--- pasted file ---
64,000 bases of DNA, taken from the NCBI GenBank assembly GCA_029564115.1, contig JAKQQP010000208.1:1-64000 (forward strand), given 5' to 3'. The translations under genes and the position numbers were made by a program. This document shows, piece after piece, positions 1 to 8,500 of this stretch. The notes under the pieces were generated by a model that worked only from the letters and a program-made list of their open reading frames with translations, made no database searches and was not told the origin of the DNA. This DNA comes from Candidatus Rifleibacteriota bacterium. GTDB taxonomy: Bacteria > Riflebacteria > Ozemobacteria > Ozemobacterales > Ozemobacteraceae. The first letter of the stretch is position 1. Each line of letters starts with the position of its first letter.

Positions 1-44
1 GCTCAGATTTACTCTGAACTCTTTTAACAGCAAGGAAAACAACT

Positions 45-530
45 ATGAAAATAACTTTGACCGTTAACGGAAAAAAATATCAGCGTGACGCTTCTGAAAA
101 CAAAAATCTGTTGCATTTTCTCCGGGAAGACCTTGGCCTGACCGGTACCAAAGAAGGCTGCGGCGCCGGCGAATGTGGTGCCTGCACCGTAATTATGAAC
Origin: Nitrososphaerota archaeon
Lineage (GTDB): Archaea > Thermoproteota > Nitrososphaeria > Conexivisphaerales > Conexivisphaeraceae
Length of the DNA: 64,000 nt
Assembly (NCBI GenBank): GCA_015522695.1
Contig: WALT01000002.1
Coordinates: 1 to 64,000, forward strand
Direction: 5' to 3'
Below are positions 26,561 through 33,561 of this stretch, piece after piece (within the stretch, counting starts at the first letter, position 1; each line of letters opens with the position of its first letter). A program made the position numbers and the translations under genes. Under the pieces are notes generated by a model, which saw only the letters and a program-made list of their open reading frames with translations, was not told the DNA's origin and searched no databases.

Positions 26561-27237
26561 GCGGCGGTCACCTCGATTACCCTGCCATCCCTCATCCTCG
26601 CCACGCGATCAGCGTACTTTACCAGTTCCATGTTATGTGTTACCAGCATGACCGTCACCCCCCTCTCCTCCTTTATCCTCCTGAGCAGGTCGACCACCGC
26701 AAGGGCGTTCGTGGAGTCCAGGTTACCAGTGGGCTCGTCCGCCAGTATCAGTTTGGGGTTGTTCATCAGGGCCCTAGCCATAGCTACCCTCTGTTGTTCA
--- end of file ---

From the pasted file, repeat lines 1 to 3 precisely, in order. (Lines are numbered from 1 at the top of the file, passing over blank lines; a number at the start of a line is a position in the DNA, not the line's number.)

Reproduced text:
64,000 bases of DNA, taken from the NCBI GenBank assembly GCA_029564115.1, contig JAKQQP010000208.1:1-64000 (forward strand), given 5' to 3'. The translations under genes and the position numbers were made by a program. This document shows, piece after piece, positions 1 to 8,500 of this stretch. The notes under the pieces were generated by a model that worked only from the letters and a program-made list of their open reading frames with translations, made no database searches and was not told the origin of the DNA. This DNA comes from Candidatus Rifleibacteriota bacterium. GTDB taxonomy: Bacteria > Riflebacteria > Ozemobacteria > Ozemobacterales > Ozemobacteraceae. The first letter of the stretch is position 1. Each line of letters starts with the position of its first letter.

Positions 1-44
1 GCTCAGATTTACTCTGAACTCTTTTAACAGCAAGGAAAACAACT